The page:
The brooding Western “The Power of the Dog” won best film at the British Academy Film Awards, which were resurrected Sunday with a live, black-tie ceremony after being postponed due to a pandemic in 2021. Jane Campion, a New Zealand filmmaker, was named best director for the film, becoming only the third woman to win the award in the 75-year history of the ceremony.
As an event that has worked to overcome a historic lack of diversity recognised a wide range of talents – including its first deaf acting winner in Troy Kotsur for “CODA” – the sci-fi epic “Dune” won five prizes and lead acting trophies went to Hollywood star Will Smith and British performer Joanna Scanlan.
Only the hosts and presenters appeared in person at last year’s event, which was mostly handled online. In the aftermath of Russia’s brutal invasion of Ukraine, celebrities such as Benedict Cumberbatch and Lady Gaga congregated at London’s Royal Albert Hall. With a message of support for Ukraine, British Film Academy Chairman Krishnendu Majumdar launched the presentation, which was presented by Rebel Wilson.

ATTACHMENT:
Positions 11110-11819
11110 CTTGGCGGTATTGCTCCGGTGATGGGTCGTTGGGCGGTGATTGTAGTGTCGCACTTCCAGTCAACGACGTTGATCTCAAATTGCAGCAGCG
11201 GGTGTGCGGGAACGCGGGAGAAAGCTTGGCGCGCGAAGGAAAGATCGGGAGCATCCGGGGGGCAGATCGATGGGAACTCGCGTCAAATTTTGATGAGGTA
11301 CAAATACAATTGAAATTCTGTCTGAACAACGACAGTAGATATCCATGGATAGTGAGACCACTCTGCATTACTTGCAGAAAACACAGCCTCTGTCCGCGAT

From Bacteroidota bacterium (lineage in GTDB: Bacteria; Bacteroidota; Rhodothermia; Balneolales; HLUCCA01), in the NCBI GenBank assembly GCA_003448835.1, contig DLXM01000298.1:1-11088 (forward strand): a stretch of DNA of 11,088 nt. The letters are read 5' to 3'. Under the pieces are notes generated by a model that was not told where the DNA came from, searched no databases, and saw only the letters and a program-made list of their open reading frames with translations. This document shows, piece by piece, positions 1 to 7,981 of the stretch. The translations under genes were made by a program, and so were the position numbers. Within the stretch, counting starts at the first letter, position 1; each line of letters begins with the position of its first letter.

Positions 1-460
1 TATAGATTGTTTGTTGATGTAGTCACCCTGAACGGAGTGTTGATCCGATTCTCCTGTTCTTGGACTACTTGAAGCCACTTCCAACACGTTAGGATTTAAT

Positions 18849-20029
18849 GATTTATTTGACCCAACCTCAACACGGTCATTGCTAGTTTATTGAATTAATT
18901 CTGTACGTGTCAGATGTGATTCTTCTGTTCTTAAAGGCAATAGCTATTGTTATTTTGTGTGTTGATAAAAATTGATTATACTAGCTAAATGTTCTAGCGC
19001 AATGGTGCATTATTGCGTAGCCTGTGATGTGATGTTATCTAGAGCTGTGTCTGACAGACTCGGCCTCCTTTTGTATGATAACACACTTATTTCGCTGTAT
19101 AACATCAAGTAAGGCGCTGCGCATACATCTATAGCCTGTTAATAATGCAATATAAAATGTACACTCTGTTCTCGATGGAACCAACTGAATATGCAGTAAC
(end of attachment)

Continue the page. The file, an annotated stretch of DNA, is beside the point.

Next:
“We stand in sympathy with those heroically fighting for their nation, and we share their desire for peace,” he said. The glamour followed, with Shirley Bassey, 85, and a full orchestra singing “Diamonds Are forever” to celebrate the 60th anniversary of the James Bond flicks.
“Bond is 60, and his girlfriends are 25,” said host Wilson, who toned down her typical raunchy stuff for the BBC’s early-evening broadcast of the ceremony. From its 11 nominations, Denis Villeneuve’s “Dune,” a space epic set on a desert planet, won five: visual effects, production design, sound, Greig Fraser’s cinematography, and Hans Zimmer’s score.
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